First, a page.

As a result of the photochromic properties of alkyl­ammonium molybdates (Arnaud-Neu & Schwing-Weill, 1974[Arnaud-Neu, F. & Schwing-Weill, M. J. (1974). J. Less-Common Met. 36, 71-78.]), molybdenum chemistry is an exciting research area. A large variety of oxidoanions based on molybdenum have been synthesized and characterized with numerous counter-cations. Among these, mononuclear and binuclear anions as well as polyoxidomolybdates with a much higher nuclearity are known (Gatehouse & Leverett, 1969[Gatehouse, B. M. & Leverett, P. (1969). J. Chem. Soc. A, pp. 849-854.]; Matsumoto et al. 1975[Matsumoto, K. Y., Kobayashi, A. & Sasaki, Y. (1975). Bull. Chem. Soc. Jpn, 48, 1009-1013.]; Modec et al., 2004[Modec, B., Brenčič, J. V. & Koller, J. (2004). Eur. J. Inorg. Chem. pp. 1611-1620.]; Müller & Gouzerh, 2012[Müller, A. & Gouzerh, P. (2012). Chem. Soc. Rev. 41, 7431-7463.]; Pouye et al., 2014[Pouye, S. F., Cissé, I., Diop, L., Molloy, K. C. & Kociok-Kohn, G. (2014). Sci. Study Res.: Chem. Chem. Eng., Biotechnol., Food Ind. (Univ. Bacau), 15, 091-094.]; Sarr et al., 2018[Sarr, B., Diop, C. A. K., Melin, F., Sidibe, M., Hellwig, P., Michaud, F., Maury, F., Senocq, F., Mbaye, A. & Rousselin, Y. (2018). J. Mol. Struct. 1170, 44-50.]). Salts containing the tetra­hedral molybdate anion [MoO4]2– combined with cations such as K+, Na+, (CH6N3)+, ((C6H11)2NH2)+, (NH3(CH2)2NH3)+, (OHRNH3)+ and (CyNH2)+ have been isolated in the past (Gatehouse & Leverett, 1969[Gatehouse, B. M. & Leverett, P. (1969). J. Chem. Soc. A, pp. 849-854.]; Matsumoto et al., 1975[Matsumoto, K. Y., Kobayashi, A. & Sasaki, Y. (1975). Bull. Chem. Soc. Jpn, 48, 1009-1013.]; Ozeki et al., 1987[Ozeki, T., Ichida, H. & Sasaki, Y. (1987). Acta Cryst. C43, 2220-2221.]; Thiele & Fuchs, 1979[Thiele, A. & Fuchs, J. (1979). Z. Naturforsch. Teil B, 34, 145-154.]; Bensch et al., 1987[Bensch, W., Hug, P., Emmenegger, R., Reller, A. & Oswald, H. R. (1987). Mater. Res. Bull. 22, 447-454.]; Sheikhshoaie & Ghazizadeh, 2013[Sheikhshoaie, I. & Ghazizadeh, M. (2013). Bull. Chem. Soc. Ethiop. 27, 69-76.]; Pouye et al., 2014[Pouye, S. F., Cissé, I., Diop, L., Molloy, K. C. & Kociok-Kohn, G. (2014). Sci. Study Res.: Chem. Chem. Eng., Biotechnol., Food Ind. (Univ. Bacau), 15, 091-094.]), but never with the diiso­propyl­ammonium cation (iPr2NH2)+. In a continuation of our work on molybdenum compounds with organic cations, we report here the synthesis and crystal structure of the title compound, (iPr2NH2)2[MoO4], (I)[link].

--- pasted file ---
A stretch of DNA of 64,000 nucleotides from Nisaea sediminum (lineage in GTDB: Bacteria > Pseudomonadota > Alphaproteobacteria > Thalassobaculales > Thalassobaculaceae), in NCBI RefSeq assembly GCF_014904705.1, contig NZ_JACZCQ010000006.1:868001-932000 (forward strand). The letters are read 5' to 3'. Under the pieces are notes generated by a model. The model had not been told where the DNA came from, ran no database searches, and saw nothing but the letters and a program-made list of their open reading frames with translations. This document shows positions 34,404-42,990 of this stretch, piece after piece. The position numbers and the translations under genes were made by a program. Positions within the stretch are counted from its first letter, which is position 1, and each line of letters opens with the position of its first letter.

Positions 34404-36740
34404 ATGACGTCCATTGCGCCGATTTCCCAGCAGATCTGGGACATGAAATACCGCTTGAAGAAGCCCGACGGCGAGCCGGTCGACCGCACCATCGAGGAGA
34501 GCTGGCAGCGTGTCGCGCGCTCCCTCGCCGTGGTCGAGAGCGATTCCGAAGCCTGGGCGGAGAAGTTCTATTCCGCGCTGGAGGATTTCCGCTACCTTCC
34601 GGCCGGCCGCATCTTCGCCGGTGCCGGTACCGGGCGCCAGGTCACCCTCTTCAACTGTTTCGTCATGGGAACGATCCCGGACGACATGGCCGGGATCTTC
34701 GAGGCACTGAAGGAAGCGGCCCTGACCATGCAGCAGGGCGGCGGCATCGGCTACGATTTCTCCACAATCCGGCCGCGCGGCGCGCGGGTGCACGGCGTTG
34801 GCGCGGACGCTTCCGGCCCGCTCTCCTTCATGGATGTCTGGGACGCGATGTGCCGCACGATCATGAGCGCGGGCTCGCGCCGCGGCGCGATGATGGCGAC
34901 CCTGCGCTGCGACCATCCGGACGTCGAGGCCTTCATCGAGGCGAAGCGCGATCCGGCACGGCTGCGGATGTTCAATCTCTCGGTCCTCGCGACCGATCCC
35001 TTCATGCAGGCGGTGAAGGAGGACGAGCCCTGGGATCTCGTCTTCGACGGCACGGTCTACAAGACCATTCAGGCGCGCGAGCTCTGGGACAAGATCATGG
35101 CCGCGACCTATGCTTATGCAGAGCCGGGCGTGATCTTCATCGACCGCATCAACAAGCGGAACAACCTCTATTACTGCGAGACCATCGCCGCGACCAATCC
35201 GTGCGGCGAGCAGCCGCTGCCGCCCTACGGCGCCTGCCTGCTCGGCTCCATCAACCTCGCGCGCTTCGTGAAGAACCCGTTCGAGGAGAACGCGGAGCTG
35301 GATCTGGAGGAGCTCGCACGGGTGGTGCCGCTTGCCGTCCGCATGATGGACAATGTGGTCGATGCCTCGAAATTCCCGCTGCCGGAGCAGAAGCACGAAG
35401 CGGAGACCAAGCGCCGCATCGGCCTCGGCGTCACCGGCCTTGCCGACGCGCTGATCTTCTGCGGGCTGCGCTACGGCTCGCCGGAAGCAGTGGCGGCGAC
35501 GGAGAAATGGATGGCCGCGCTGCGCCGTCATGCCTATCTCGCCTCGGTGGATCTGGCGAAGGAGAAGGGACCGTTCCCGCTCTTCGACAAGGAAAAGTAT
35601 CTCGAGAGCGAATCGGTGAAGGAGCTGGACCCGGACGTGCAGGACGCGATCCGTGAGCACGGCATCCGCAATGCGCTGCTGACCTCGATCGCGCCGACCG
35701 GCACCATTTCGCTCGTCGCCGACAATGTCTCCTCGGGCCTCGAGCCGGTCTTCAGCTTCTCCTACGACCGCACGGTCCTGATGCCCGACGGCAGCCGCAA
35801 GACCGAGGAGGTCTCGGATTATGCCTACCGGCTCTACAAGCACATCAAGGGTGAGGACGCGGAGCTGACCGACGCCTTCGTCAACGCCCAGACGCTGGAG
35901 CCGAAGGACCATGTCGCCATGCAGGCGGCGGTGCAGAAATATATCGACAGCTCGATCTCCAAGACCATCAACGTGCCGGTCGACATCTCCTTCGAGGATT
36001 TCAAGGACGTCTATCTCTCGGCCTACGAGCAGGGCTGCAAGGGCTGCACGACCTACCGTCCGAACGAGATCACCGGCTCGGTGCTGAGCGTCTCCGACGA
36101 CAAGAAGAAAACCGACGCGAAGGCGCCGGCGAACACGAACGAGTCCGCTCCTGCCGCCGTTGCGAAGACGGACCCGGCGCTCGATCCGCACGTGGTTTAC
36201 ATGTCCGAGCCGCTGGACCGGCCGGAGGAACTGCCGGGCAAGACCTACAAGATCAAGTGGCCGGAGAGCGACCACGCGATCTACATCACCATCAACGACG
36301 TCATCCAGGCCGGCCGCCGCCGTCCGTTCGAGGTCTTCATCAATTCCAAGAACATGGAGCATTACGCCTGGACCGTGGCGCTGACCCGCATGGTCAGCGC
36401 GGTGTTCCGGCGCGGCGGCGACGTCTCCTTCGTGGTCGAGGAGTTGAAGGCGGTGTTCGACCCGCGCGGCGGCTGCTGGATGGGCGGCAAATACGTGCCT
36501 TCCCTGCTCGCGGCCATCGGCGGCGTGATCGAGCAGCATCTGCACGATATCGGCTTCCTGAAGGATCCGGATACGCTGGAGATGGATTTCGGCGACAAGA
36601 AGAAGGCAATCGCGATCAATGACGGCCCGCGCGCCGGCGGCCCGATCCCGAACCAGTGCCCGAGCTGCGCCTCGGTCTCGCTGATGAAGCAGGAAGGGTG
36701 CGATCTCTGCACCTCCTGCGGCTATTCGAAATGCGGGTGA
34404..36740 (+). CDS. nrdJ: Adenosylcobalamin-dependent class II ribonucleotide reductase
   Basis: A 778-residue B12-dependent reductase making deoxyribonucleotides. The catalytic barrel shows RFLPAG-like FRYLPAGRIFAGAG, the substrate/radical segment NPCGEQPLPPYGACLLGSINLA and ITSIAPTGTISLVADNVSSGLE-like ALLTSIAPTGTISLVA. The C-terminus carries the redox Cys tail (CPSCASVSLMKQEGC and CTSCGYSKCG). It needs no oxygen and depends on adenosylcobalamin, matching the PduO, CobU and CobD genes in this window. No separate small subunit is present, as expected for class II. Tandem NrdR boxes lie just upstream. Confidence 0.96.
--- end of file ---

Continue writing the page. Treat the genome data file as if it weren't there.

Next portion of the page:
[Scheme 1]